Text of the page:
appeasing the voter’s sense of failure on the government’s part to protect
us, as was evidenced by the flaws in communication between the CIA and
FBI, and even, allegedly, the White House.
In the panic scramble to right the ship, everyone is ignoring the
children in the swimming pool. Were they concerned, they would be
asking: “How will this decision impact the children and their children’s
We have a Cyclops watching over our nation’s security, not Argus
with his hundred eyes.
Vigilance is all about creating Courage, employing Conviction
and then taking the Right Action. But Vigilance cannot work single
handedly. The same is true of government.
Government is only one eye. It is a Cyclops that sees only
what it looks at, and generally that is the voting polls. It doesn’t see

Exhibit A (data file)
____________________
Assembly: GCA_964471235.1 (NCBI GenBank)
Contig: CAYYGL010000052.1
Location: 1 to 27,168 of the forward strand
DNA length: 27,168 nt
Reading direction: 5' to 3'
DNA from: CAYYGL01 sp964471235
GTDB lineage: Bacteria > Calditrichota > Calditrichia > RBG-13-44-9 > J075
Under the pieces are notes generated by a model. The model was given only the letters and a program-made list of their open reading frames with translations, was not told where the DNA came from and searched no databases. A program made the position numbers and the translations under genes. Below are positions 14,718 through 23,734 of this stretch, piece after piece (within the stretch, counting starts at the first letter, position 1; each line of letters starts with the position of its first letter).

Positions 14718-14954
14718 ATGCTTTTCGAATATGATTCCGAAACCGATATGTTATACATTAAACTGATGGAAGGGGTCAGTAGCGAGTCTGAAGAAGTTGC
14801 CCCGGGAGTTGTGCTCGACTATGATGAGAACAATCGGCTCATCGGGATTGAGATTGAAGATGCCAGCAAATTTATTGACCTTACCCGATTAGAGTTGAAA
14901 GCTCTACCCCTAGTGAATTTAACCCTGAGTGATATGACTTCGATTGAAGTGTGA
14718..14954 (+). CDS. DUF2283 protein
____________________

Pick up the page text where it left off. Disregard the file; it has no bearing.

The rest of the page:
in all directions, and rarely beyond a four-year horizon, shrinking daily
as election dates approach.
Little vision is expected from
a Cyclopic Government. That’s why
we hear little comment about the impact of Home Security Laws regarding
the children. Few want to shout that no children were killed in the
World Trade Center or Pentagon attacks. Not that I diminish the value of
a child whose mother or father, uncle, aunt, grandparents, sister or
brother or loved one was killed. I make the point only to illustrate
that when we make decisions that affect only adults, we make decisions
that are selfish. When we sacrifice ourselves for our children, then we
make decisions that are in their best interests.
Any parent of worth would gladly give his or her life to preserve